Wednesday, February 22, 2012
still-sound 43. Baika-ju
One of the first incenses to truly impress me was Baika-ju by Shoyeido. Since a large box of it came with a very modest price tag I couldn't help but wonder if I would discover more spectacular sticks if I were willing to part with more money and broaden my search. It's because of Baika-ju that I started collecting incense seriously. I have found that there are certainly sticks that are more expensive but few that are more pleasing.
A sumi-e sketch of ume branches and blossoms decorate the top of the box. The label on the bottom says Baika-ju Plum Blossoms. I assume Baika-ju is Japanese for plum blossom although I could be wrong. I don't know of plum blossoms to have a scent at all. I imagine that its name refers more to a poetic notion of early spring.
Baika-ju is a sandalwood based incense and as such bears the characteristic warmth and creaminess. The scent oscillates between the oily sweetness of toasted coconut to the dryness of a tanned leather hyde. Maybe the ripe fruitiness of plum enters the picture but I suspect this happens more in my imagination. The smoke dissipates and leaves a trace of powdery softness in the air perhaps referring to the feathery clusters of blossoms on an otherwise bare tree.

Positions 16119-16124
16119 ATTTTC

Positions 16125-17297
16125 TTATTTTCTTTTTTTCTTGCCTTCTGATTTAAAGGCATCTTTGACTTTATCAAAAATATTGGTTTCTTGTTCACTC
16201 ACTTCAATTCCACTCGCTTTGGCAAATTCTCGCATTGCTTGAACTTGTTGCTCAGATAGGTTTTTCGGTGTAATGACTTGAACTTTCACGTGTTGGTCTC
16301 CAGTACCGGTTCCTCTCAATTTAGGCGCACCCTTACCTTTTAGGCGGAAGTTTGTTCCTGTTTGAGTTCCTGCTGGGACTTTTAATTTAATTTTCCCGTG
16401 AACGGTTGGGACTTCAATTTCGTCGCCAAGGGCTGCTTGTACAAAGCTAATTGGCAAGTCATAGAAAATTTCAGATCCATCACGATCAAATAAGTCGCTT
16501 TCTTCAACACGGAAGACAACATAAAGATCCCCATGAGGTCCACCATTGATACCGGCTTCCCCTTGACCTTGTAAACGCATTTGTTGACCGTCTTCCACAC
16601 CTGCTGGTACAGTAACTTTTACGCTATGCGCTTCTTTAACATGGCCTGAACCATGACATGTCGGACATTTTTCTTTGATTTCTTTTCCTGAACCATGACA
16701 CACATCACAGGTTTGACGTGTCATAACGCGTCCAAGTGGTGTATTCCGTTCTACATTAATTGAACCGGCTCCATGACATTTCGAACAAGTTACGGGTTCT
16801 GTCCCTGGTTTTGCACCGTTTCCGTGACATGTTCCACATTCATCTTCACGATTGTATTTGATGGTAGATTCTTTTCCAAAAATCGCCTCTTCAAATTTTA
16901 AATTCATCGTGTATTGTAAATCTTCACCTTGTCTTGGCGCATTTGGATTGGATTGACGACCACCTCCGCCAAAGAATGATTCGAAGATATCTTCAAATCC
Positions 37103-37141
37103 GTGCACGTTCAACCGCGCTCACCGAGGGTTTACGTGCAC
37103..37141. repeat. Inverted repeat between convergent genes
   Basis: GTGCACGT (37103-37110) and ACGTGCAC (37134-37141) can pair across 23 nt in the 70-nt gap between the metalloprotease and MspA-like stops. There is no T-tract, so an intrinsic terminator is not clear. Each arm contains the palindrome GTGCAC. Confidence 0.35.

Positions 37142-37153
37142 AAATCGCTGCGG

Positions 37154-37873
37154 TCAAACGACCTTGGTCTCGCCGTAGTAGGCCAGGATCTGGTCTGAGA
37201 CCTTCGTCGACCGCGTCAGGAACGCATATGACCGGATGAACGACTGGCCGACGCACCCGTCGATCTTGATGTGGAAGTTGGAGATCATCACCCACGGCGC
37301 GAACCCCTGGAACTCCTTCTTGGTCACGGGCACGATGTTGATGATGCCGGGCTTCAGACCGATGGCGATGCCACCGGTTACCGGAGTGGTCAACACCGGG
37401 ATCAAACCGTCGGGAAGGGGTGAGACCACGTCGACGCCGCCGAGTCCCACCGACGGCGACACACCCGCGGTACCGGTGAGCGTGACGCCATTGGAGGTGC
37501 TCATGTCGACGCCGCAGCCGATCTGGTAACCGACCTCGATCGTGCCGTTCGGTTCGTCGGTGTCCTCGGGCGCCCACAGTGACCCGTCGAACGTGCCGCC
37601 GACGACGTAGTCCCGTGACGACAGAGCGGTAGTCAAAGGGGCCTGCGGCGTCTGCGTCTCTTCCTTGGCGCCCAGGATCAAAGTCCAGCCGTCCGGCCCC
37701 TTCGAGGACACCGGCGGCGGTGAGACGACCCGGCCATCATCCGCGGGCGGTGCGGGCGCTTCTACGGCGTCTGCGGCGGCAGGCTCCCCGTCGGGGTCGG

I told my friend Carlos about the wonders of Baika-ju and he popped over to OK on 3rd Street within minutes of my recommendation and bought himself a box. He loves it so much that he burns sticks of it in his car when he drives to work or jiu jitsu practice. It's a clever use of the car ashtray and lighter since he doesn't smoke.